This adventurous life: what I learned from my solo trip to NYC

Traveling solo was a very introspective experience for me. I had no competing desires that had to be taken into account in order to have a “good” traveling experience. The freedom is great and the “one-on-one” time with yourself is priceless.

Traveling teaches you so many things- not only in a cultural way but also on such a personal-level that will eventually have an effect in your life. Traveling is a two-way learning process. You absorb, experience, you react, and you share. But, when traveling solo, this process intensifies. Why? Because you learn more about yourself than you ever imagined.

Normally, we don’t have time for ourselves and we get lost performing our daily routines- work, commute, errands, etc. we tend to ignore those little details of ourselves that really define us. So, when can we have time for ourselves? Well…. Traveling is a great option. Even more if you travel solo- the perfect time for deep introspection. Traveling alone can give us some of the answers we’ve been seeking and help us discover the meaning of all our disorganized thoughts. Look at it this way: that is your time to be you. It’s your world, your time, your adventure.

Here are a few things I learned from my recent solo adventure:

1. Patience

When traveling, either by yourself or with someone your patience is almost always tested. You learn to have patience with yourself when things are out of your control (like delays, weather, etc.). You also learn not to waste your patience with things that don’t deserve it (like certain attitudes, intolerance, etc.).

For instance, on my most recent solo trip, it rained the first day I got to town. I had planned to walk around with all my luggage (I traveled lightly). However, after a few hours of walking around a rainy city I noticed I needed to get all my crap off my shoulder soon. So I became scrappy and bought myself a backpack. Shoved all my stuff in there and continued on my adventure. The thing is, back home, the rain would have most likely ruined my mood and I would have been impatient about finding where to put my stuff and gotten overwhelmed and irritated. Instead, I smiled, I became resourceful and found the beauty in the rain. I was so overcome with happiness by being in the city that NOTHING, not even rain could stop me from thoroughly enjoying my trip. And, turns out, I’m not a completely crazy irritated, impatient person, and maybe it took coming to NYC by myself to realize that.

2. How to be non-judgmental

I ate alone on my trip. And it was glorious. Walking into a restaurant and saying “table for 1 please” was the greatest feeling I have experienced. It’s so freeing to feel like no one gives a s**t about who your eating with, what your eating. It’s also a really peaceful experience to eat alone at a restaurant. I truly enjoyed my meal. Was focused on all my senses, tasting the delicious food I was eating. It felt nourishing for my body too.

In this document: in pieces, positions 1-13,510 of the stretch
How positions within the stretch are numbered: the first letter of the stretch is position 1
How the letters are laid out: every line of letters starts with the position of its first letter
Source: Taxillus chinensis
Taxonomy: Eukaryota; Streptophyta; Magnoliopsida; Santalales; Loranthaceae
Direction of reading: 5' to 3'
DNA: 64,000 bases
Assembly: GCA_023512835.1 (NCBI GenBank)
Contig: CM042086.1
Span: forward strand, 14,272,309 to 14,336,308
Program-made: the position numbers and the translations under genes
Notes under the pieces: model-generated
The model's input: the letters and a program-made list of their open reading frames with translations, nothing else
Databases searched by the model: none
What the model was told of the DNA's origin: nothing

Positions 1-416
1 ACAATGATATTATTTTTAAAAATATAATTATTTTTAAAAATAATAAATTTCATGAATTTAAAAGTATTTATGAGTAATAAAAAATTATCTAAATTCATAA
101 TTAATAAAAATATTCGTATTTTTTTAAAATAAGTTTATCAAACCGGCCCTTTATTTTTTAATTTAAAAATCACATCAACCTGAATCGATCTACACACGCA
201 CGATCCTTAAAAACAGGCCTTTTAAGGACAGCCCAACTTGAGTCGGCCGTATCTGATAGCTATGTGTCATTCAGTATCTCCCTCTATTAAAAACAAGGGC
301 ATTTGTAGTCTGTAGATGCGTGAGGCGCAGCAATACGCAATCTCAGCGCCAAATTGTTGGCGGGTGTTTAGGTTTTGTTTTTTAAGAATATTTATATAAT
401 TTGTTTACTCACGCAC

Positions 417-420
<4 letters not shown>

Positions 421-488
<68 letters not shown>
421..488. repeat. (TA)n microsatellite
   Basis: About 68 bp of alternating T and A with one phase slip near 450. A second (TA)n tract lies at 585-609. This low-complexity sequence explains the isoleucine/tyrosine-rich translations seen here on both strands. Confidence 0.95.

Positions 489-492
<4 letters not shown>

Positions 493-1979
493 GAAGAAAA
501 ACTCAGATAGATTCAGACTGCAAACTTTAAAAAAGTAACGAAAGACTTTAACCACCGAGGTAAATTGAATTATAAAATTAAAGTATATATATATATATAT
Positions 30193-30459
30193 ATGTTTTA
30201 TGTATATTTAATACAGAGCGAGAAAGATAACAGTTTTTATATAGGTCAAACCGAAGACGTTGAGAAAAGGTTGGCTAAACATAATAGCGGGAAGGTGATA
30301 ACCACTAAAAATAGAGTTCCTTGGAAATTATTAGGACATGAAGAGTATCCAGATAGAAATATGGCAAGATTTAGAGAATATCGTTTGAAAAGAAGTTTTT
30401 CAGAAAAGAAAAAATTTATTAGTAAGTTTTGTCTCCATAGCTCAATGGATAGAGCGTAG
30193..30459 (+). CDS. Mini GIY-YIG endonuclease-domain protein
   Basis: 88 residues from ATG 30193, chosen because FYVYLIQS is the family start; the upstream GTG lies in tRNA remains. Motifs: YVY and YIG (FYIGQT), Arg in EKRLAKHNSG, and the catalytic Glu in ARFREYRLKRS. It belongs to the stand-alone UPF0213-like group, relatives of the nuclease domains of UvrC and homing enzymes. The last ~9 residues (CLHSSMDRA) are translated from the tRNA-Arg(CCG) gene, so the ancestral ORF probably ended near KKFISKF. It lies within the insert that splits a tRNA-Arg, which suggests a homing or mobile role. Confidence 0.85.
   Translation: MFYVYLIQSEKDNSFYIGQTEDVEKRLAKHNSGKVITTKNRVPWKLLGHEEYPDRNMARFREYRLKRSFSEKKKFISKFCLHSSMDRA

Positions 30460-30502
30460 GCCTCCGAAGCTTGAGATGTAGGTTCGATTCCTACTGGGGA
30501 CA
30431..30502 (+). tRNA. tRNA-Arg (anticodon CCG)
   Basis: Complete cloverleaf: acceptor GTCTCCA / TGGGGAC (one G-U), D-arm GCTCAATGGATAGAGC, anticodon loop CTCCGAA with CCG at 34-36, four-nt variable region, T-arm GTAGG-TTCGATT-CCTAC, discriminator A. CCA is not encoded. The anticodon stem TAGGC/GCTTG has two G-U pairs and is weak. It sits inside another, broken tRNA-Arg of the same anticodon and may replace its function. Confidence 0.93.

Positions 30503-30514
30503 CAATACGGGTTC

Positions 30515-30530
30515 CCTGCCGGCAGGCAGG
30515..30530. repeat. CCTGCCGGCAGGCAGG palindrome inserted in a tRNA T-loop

I used to feel self-conscious about dining at a sit-down restaurant solo. But this trip and this whole experience taught me that it’s absolutely okay to sit alone. I am confident enough in myself that even if I do get the seldom stare, that I am no longer self-conscious that I am sitting alone.

3. Traveling alone makes you more assertive and intrepid.

You become the ultimate decision-maker. No one else is going to answer if you positively whine, “so, what’s the plan?” One of my best experiences traveling alone was venturing my way around NYC. As someone whose never been in NYC by myself I was definitely a little hesitant to embark on this adventure. I had to plan out the bus ride, find places to eat, and figure out the ever evolving and confusing NYC subway system. Fortunately, my memory is pretty solid and technology is beyond amaaaaze. But regardless of technology and my lovely memory, I felt so independent and in control when I knew exactly where to go and when.

My trip was completely worthwhile. Not only for the magnificence that is NYC, but also for the confidence boost. Conquering little challenges in unfamiliar territory will make you feel so smug.

Now, I’d love to hear from all of you. Have you ever traveled solo? If so, what did you learn about yourself from the experience? Any tips for other solo travelers? Please share all your comments and feedback below.

See you all next week.

 

Zoya

A 20-something girl on a journey to find herself with hopes of helping others feel their feelings.

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